"I Want a VSC" System Q&As for Vessel Examiners

Frequently Asked Questions About the "I Want a VSC System"

Q: I'm going on vacation and will not be able to perform VSC's for several weeks. How can I be removed temporarily from the I Want a VSC system?

A: Here is the tip for VE's going on Vacation, or Snowbirds that move North or South with the seasons...

Log into the AUXMEMBER Directory and you can temporarily opt out of the I Want a VSC system if you will be unavailable for a period of time and then opt back in on your return. The site is at:

If you've not yet set a password you can do it with the Obtain Password option. For those that want to learn more on using that tool, there is a short video mini class titled "How to change member information using 7028 Webform" that you can log in and take at the on-line training site at:

By doing this, you will not be contacted when you are not available to perform VSC's. Don't forget to opt back in when you return home.

Q: How does the system determine if I am one of the "nearest five (5) examiners"?

A: Each Zip Code in the U.S. and its territories has an official latitude and longitude, and the direct distance between two such coordinates ("as the crow flies") is an easy calculation. Your Zip Code is taken in real time from your address of record in AuxOfficer (AuxDirectory), and the requestor’s location is taken from validated information from the online form that he or she fills out. Note: If there is a high population of volunteers in the ZIP Code searched, the tool will randomize the results and then take five volunteers from the top of the randomized list.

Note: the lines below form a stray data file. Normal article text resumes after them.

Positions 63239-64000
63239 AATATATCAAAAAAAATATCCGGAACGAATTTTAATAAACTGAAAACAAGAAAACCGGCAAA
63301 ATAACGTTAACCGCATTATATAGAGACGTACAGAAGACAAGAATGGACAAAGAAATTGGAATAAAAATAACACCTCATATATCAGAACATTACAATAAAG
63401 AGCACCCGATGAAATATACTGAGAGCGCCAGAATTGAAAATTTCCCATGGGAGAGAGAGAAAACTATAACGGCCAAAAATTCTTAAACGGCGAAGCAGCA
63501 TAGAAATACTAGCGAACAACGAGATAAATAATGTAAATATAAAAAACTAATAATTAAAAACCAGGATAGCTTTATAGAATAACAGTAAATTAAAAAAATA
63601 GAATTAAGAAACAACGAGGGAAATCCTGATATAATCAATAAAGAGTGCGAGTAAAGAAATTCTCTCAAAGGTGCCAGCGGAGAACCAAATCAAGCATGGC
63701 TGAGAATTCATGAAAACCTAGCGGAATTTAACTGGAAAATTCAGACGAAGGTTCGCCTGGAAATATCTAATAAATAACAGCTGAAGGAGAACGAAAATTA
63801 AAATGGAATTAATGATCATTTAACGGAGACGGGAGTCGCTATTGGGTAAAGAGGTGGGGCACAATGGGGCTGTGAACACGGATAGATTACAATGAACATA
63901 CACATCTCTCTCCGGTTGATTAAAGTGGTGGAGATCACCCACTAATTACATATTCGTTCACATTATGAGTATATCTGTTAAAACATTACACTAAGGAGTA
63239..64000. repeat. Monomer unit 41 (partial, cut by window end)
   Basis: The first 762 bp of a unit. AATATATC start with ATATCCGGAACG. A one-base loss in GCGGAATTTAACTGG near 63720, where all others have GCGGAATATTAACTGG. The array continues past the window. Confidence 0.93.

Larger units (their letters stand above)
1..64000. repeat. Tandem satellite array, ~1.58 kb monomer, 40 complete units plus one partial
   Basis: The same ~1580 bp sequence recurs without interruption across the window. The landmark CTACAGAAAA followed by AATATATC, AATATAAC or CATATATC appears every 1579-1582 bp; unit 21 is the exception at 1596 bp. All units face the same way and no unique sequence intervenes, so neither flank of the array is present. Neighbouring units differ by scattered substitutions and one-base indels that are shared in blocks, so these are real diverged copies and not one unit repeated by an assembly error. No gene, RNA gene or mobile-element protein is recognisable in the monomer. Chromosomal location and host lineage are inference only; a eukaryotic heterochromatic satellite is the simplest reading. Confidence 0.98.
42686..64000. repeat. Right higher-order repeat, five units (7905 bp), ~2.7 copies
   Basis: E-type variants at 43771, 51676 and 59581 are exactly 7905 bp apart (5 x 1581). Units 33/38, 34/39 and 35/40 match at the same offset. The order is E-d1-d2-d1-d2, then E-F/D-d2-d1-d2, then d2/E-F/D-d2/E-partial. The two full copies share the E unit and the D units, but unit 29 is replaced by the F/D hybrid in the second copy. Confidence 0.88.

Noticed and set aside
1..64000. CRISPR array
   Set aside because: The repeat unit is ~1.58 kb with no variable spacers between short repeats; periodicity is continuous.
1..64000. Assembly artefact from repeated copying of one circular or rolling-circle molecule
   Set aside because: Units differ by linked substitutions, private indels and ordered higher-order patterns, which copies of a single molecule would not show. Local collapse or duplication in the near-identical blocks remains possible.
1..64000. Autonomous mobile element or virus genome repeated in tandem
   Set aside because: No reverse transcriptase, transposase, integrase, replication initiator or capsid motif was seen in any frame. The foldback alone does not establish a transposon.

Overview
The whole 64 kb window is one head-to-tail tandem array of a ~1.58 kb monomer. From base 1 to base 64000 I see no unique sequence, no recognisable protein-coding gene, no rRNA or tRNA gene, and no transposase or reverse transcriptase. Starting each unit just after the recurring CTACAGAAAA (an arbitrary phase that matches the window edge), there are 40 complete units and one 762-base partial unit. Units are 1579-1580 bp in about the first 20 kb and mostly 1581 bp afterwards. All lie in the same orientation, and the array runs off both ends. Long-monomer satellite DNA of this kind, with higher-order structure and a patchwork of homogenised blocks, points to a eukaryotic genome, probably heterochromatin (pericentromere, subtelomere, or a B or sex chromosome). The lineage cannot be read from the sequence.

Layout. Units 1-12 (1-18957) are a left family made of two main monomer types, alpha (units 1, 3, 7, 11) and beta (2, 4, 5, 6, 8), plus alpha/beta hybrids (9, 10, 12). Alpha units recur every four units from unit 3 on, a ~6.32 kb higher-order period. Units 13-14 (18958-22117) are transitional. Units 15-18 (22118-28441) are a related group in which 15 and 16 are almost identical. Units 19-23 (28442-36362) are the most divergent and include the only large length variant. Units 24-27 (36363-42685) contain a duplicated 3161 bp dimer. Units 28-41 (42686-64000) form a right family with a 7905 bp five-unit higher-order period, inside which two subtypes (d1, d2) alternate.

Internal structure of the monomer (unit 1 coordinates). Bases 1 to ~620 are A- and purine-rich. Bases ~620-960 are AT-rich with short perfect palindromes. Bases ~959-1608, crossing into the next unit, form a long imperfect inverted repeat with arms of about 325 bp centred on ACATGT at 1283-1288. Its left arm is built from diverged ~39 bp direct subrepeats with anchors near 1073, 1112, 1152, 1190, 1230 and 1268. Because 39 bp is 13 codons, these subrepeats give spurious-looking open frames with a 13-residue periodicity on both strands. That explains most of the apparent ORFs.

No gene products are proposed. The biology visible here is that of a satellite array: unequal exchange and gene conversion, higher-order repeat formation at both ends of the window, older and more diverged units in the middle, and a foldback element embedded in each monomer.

Q: I am a VE and submitted an I Want a VSC request and did not see my email address in the TO: email address. Why is that?

A: The reason that you don't get any email response is that the system automatically BCC's the requestor (in this case, you). It is an artifact of many mail systems that if the same email address appears in the TO: or CC: line as one that appears in the BCC line, it is suppressed in the "visible" address lines. The email sent you shows, your name listed down in the body of the email, as one of the examiners that were being contacted.

The bottom line is that if a VE requests an exam for himself, he'll receive a BCC email as the requestor, will see himself in the list of examiners, but will not see himself in the TO address line of the email.

Q: I'm confused, his boat is in Florida, how are we / us in California involved?

A: That question was sent by an SO-VE that was included in the email. What happened was the VE moved from Florida to California and he never changed his address in AUXDATA. So he was selected as one of the closest VE's to the boater in Florida as well as his new FSO-VE and SO-VE were selected in the automated email. It is very important that our VE's keep their address and ZIP Code up to date in AUXDATA.

Q: I do my boating 100 miles from where I live. Where can I do Vessel Examinations?

A: Anywhere you want. However, the system will only offer you VSC opportunities near your official address in AuxData -- which you are free to change at any time.

Q: I am listed as the nearest examiner, but the Mississippi River is in the way, and the nearest bridge is 40 miles. What do I do?